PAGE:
By nature, Ibtihaj Muhammad is not the type of person who seeks the limelight. The fencer, who earned a bronze medal at the 2016 Olympic Games as a member of the U.S. saber fencing team, prefers to put her head down and work rather than bask in the glory of her accomplishments. So when Muhammad was thrust into the spotlight this summer as the first American woman to compete in hijab at the Games, it put her outside of her comfort zone.
“I don’t have a really strong affinity for the public eye,” Muhammad told Excelle Sports in a phone interview. “I’d rather be focused on giving back and being an activist, whether that be socially or providing in underserved communities or talking to young kids. To me, that’s more important than living your life in the public eye.”
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In Rio, Muhammad didn’t win an individual medal, losing to France’s Cécilia Berder in the round of 16, but she rebounded by helping the American women win their only Olympic fencing medal in 2016 and fourth-ever team medal in their history at the Summer Games.
“I wish I wasn’t the first Muslim [American] to compete in the Games in hijab. I wish there were women I could have looked up to when I was younger to have as a source of inspiration that I could have had as a guiding light growing up,” Muhammad said. “But to be in this position now to use my platform for good is an honor and a blessing and something that I carry with pride.”
The hype Muhammad garnered ahead of the Games may have been validated by her team medal, but her impact has since extended far beyond the confines of the fencing strip. The 30-year old, named one of Time magazine’s Most Influential People of 2016, believes she has helped alter the narrative for Muslim-American women.
“My journey to the Olympics and being a member of the Olympic team was just so much bigger than me,” said Muhammad, a member of the U.S. national fencing team for the last six years. “I was able to provide a different storyline for the Muslim community that was more positive as opposed to the negative stories we see and hear about Muslims that are often perpetuated.”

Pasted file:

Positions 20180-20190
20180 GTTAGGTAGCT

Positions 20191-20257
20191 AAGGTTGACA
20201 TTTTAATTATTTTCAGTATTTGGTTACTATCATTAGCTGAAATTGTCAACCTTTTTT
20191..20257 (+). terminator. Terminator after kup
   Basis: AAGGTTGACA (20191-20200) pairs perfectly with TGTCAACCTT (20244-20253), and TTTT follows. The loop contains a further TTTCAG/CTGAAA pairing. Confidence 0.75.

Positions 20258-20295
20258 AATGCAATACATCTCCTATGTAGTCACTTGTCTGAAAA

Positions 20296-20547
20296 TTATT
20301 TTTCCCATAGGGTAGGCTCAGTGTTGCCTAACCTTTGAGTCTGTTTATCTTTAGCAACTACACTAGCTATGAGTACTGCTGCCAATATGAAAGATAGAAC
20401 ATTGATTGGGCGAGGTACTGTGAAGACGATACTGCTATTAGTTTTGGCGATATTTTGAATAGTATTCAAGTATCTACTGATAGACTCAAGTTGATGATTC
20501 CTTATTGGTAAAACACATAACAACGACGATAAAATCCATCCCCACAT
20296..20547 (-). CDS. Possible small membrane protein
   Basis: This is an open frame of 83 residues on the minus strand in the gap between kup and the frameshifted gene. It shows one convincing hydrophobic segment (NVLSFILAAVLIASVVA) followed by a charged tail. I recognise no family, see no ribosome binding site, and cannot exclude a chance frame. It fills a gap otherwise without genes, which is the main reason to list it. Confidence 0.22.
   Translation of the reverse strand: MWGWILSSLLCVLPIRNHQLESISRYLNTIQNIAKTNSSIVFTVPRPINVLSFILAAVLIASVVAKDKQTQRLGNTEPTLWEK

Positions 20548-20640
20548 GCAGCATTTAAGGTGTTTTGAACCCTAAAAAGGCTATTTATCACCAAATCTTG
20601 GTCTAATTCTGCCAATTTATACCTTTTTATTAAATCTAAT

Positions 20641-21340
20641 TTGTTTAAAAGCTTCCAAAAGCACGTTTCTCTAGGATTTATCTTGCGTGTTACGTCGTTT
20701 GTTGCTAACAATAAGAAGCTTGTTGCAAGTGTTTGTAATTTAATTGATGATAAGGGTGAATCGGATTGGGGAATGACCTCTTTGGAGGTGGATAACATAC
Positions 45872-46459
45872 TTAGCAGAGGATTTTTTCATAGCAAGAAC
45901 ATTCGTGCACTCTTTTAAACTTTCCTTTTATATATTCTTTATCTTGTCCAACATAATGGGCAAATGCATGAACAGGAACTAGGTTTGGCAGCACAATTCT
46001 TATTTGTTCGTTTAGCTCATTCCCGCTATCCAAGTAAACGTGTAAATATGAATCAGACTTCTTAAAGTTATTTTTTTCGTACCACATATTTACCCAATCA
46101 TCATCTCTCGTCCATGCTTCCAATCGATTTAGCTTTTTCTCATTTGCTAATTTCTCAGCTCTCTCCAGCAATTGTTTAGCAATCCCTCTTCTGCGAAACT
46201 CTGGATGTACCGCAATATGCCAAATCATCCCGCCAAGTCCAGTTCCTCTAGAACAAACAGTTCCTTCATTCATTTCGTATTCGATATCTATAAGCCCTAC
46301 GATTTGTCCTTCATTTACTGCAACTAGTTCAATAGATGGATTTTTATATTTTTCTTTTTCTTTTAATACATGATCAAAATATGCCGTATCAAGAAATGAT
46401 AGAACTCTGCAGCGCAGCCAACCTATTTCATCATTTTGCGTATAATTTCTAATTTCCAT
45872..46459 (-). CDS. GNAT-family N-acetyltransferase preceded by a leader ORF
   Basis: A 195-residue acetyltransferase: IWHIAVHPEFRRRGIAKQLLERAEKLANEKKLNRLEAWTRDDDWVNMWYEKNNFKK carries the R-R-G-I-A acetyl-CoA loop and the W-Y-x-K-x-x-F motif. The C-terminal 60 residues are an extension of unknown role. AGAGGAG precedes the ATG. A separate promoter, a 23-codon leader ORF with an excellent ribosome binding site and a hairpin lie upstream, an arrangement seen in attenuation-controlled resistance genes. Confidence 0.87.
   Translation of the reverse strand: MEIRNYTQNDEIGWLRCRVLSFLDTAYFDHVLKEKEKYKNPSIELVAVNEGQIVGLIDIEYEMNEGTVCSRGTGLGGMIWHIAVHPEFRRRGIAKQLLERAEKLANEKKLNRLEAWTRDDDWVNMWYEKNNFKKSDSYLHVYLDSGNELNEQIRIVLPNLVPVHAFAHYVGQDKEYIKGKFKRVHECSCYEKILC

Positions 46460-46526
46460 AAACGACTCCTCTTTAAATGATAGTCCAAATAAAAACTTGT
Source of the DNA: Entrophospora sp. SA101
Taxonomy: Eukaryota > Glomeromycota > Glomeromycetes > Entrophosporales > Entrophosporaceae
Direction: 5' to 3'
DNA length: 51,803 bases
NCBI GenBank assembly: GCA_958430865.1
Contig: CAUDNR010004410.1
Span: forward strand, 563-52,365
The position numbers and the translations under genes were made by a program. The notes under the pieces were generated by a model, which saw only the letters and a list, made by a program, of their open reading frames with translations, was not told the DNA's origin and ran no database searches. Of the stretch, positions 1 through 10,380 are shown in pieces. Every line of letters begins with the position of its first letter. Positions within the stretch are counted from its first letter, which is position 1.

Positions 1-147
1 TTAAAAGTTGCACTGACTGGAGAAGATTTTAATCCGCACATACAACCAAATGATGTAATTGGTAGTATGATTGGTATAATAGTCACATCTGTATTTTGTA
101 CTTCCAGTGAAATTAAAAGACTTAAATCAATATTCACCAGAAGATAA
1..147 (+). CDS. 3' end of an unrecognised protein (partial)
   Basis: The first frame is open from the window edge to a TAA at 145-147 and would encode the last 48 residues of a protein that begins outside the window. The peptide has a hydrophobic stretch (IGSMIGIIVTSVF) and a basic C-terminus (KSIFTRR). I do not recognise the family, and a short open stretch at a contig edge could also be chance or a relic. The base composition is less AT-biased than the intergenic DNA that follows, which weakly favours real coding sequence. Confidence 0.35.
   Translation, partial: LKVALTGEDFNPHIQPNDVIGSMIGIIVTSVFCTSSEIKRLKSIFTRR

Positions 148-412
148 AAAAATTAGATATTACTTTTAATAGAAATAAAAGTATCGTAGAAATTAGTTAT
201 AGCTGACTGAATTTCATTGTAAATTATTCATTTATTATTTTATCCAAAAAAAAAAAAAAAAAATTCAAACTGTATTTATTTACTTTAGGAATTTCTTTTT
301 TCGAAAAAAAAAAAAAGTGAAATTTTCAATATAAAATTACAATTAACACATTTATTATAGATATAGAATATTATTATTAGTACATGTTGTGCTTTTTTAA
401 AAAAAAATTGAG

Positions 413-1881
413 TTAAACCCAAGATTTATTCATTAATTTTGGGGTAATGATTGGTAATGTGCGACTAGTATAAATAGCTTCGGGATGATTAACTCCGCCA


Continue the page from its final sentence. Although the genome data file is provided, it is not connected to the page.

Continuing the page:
And now that Rio is in the rearview mirror, the New Jersey native is focused on continuing her fight for Muslim women. But today, she’s doing it through fashion, in addition to fencing.
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“I’ve always said that after the Olympics I want to focus more on my clothing line,” said Muhammad, who founded a fashion-foward clothing line for Muslim women called Louella in 2014. “Now that I’ve achieved these things in [fencing], I kind of have to change and shift gears a little bit. I have to set new goals, whether that be in terms of my career or in my personal life.”
And with her line, which celebrates modern wear for Muslim women, Muhammed believes she can continue to challenge the misconceptions that exist in American society about people of her faith.
“When a lot of people think of Muslim women, they’ve been conditioned to see them in one way as maybe wearing all black, not being American, not having a voice, being oppressed, being forced in some way to dress the way that they do,” Muhammad said. “If I can attach a face and a name to a group of people that for so long has been thought of as being an other, I think that will change people’s perceptions and misconceptions.
“I hope I can make the road a little bit easier for people that come after me.”